Writing for Records[edit | edit source]

You will probably need to write to or email the national archives, the diocese, or local parish priests to find records. See Letter Writing Guide for Genealogy for help with composing letters.

Anglican (Episcopal) Church Records[edit | edit source]

Writing for Records[edit | edit source]

Historical Background[edit | edit source]

The first Anglican missionary to the area arrived in 1861, although the first Anglican mission was not established until 1911. Anglicanism has a smaller influence in Zambia compared to other African nations. [3][4]

Branhamite Church Records[edit | edit source]

Writing for Records[edit | edit source]

Historical Background[edit | edit source]

Branhamism was developed by William M. Branham in the mid-1900s. Branham was a minister, faith healer, and follower of Pentecostalism who initiated a healing revival in the 1940s. His campaigns led him throughout the United States and the world. In 1952, he held a revival meeting in South Africa. After his death, the followers of Branham continued to establish and expand missions on every continent. By 2000, there were growing missions throughout Africa.[5]

Catholic Church Records[edit | edit source]

Online Resources and Websites[edit | edit source]

Catholic church records are available on the FamilySearch Catalog for Lusaka, Zambia. The records (baptism, marriage, death, and First Communion registers and confirmations) are available from 1953 to 2016.

Lusaka

Writing to a Local Parish[edit | edit source]

Earlier records can be held at the diocese, with more recent records still kept in the local parish. To locate the mailing address or e-mail address for a diocese or local parish, consult:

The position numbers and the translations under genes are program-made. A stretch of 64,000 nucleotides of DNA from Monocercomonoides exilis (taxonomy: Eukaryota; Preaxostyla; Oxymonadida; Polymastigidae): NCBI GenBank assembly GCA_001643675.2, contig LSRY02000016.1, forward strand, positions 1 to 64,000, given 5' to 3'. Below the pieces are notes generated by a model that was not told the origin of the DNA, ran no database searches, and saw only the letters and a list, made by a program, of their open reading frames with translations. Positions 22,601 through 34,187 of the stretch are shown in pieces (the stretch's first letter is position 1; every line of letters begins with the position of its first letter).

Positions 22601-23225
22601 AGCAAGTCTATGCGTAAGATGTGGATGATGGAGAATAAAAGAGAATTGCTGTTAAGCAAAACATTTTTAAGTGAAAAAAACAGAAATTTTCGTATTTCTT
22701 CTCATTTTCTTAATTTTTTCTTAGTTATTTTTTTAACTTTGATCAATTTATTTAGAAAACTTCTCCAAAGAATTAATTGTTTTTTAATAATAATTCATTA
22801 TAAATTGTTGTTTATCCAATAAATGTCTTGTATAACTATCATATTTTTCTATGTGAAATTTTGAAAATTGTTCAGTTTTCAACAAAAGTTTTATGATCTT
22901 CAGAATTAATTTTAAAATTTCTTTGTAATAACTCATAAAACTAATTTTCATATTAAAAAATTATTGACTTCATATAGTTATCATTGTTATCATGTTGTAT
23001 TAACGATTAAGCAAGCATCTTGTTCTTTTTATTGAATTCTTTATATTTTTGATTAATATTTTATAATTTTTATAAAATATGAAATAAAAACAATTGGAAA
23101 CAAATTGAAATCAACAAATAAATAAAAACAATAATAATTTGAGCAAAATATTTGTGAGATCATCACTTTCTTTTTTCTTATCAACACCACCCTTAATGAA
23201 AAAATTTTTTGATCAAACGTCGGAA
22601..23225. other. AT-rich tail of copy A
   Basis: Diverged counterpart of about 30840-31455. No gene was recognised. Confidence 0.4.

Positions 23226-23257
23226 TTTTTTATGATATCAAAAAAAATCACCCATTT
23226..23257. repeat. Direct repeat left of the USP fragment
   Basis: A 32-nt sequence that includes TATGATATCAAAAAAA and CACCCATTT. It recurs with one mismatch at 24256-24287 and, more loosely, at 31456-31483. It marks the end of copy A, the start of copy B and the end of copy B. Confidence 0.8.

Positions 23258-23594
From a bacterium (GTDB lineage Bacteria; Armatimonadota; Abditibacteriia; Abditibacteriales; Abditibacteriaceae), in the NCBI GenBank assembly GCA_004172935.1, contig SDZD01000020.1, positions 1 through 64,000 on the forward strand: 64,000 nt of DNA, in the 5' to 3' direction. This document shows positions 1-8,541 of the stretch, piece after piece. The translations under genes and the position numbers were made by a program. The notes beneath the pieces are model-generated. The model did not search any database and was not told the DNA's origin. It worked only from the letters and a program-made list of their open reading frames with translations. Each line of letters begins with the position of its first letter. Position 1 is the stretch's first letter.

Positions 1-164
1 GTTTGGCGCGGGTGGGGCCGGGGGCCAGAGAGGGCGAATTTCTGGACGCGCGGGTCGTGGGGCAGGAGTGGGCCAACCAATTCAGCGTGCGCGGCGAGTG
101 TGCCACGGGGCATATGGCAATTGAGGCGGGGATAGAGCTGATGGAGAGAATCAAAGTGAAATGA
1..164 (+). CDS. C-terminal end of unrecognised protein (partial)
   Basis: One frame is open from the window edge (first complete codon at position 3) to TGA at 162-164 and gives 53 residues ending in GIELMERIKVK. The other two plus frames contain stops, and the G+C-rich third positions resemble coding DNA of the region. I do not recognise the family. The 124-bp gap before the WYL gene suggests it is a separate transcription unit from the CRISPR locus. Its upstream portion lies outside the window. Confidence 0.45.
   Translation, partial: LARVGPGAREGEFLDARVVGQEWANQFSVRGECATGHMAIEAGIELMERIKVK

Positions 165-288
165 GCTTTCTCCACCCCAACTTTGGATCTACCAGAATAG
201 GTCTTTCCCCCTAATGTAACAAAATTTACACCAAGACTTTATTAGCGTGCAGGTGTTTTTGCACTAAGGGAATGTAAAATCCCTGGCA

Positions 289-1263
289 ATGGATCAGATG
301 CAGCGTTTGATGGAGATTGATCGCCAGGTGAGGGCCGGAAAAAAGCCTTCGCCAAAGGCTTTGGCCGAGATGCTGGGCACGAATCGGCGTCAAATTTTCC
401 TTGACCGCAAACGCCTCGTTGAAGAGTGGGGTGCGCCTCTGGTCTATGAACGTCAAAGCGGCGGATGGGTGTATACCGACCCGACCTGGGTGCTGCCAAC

Historical Background[edit | edit source]

Roman Catholicism reached Zambia in 1879 by Jesuit missionaries. Jesuit missions were then established in Zambia throughout the next few decades. In the 1900s, two archdioceses, Kasama and Lusaka, were created.[6][7]

The Church of Jesus Christ of Latter-day Saints Records[edit | edit source]

Online Records[edit | edit source]

Online information is available to current members, for deceased members and immediate family members who are still living. Sign in to FamilySearch and then select Family Tree in the drop-down menu.

Historical Background[edit | edit source]

Total Church Membership: 4,428. Congregations: 13.

In 1991 President Vern Marble of the Zimbabwe Harare Mission went to Zambia to search for a couple who had been baptized in England, Johnson Makombe and his wife, Noria. With the help of a taxi driver he found them, and missionary work was begun. The Church was formally registered in July 1992, and that same month a branch (a small congregation) was organized in Lusaka, with a membership of about 50. By the end of 1992 there were about 100 members, and by the end of 1997 the membership had grown to more than 500. To accommodate this increase in membership, a second branch was established in Libala. The first Church building was dedicated in Lusaka in 1998. [8]

Dutch Reformed Church Records[edit | edit source]

Writing for Records[edit | edit source]

Historical Background[edit | edit source]

The Dutch Reformed Church reached South Africa at the end of the 19th century and soon after entered Zambia. The first congregation was established in Lusaka and expanded rapidly.[9]

Evangelical Records[edit | edit source]

Jehovah's Witnesses Church Records[edit | edit source]

Writing for Records[edit | edit source]

Lutheran Church Records[edit | edit source]

Writing for Records[edit | edit source]

Historical Background[edit | edit source]